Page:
- to poke, stir up, and feed (a fire).
- to tend the fire of (a furnace, especially one used with a boiler to generate steam for an engine); supply with fuel.
- to shake up the coals of a fire.
- to tend a fire or furnace.
Origin of stoke1
Examples from the Web for stoking
The Sunday shows were in full Ebola panic mode today, stoking fears that it could spread further in the United States.Fact-Checking the Sunday Shows: October 12
October 12, 2014
On their own, some Americans added a fourth stage: stoking fears.At Least Two ‘Border Kids’ Have Swine Flu
Ruben Navarrette Jr.
July 2, 2014
She knows full well that some rappers sit in relative safety while stoking the violence.Chicago’s Gun-Toting Gang Girl: ‘Lil Snoop’
April 29, 2014
This from a regime that never shies from accusing other countries of stoking “sectarianism.”Russia Stages a Coup in Crimea
March 1, 2014
It is about courting and stoking the absolute ugliest, most paranoid, most ass-backwards elements of the GOP coalition.GOP’s Wango Tango With Ted Nugent
February 19, 2014
One was stoking and the other was vehemently urging him to greater effort.The Shellback's Progress
And the foolish youth, at that, straightway fell to stoking the fire.The Prairie Child
There were no tremors, no rumblings from the hidden furnace, only the flare of its stoking.A Man to His Mate
J. Allan Dunn
At present the one is burned out and the other is only just stoking up.From Sea to Sea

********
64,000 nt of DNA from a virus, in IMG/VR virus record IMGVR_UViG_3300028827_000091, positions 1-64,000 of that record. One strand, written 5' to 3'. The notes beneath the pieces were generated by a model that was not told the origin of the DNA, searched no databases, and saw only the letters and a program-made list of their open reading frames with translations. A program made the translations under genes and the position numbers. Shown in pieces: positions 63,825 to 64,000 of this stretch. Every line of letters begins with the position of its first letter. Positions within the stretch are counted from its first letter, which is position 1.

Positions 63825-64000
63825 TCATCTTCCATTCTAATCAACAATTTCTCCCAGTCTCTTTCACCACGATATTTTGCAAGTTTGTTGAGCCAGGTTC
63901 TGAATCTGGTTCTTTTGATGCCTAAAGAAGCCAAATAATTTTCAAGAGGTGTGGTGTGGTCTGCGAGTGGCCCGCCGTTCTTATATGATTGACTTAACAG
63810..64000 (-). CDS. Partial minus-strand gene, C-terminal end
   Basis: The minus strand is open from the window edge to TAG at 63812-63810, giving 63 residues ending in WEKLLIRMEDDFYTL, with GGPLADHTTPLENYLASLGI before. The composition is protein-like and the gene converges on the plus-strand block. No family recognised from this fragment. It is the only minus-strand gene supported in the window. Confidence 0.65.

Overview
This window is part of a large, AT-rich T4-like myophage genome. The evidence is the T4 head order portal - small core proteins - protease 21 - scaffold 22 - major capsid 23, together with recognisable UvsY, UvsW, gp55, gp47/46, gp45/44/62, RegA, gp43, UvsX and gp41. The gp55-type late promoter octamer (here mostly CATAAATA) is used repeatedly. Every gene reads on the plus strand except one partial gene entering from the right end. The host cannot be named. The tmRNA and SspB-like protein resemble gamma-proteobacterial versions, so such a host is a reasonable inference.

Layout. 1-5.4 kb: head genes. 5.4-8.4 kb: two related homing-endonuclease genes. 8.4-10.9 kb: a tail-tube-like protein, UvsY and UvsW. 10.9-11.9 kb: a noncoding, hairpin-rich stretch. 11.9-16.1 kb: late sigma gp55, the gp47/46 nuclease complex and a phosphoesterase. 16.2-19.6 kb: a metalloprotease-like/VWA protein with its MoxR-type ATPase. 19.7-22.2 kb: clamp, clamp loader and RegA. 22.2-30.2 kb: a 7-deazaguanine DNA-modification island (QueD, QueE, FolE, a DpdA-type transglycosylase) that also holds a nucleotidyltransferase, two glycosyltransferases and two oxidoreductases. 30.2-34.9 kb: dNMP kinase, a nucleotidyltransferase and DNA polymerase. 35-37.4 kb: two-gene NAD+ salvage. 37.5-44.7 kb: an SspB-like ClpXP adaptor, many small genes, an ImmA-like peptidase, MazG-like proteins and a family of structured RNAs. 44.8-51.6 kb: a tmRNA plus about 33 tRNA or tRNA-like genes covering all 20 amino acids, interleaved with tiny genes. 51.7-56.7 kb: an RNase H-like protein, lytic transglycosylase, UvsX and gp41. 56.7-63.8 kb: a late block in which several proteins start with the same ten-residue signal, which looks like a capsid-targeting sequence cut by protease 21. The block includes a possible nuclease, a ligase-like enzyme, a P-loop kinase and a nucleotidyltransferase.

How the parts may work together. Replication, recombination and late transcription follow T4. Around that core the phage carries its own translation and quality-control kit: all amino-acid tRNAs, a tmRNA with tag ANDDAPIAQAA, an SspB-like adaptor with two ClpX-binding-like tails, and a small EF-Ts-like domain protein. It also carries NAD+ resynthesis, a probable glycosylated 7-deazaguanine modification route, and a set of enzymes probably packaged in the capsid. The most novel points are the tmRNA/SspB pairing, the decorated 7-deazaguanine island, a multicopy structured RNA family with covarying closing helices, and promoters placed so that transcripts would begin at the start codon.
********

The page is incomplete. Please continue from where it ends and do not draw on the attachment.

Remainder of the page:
Bindle was thorough in all things, especially in the matter of stoking.Mrs. Bindle
- to feed, stir, and tend (a fire, furnace, etc)
- (tr) to tend the furnace of; act as a stoker for
Word Origin and History for stoking
1650s (implied in stoker), "to feed and stir up a fire in a fireplace," from Dutch stoken "to stoke," from Middle Dutch stoken "to poke, thrust," related to stoc "stick, stump," from Proto-Germanic *stok-, variant of *stik-, *stek- "pierce, prick" (see stick (v.)). Stoked "enthusiastic" recorded in surfer slang by 1963, but the extension of the word to persons is older:
Having "stoked up," as the men called it, the brigades paraded at 10.30 a.m., ready for the next stage of the march. ["Cassell's History of the Boer War," 1901]
- A unit of kinematic viscosity equal to that of a fluid with a viscosity of one poise and a density of one gram per milliliter.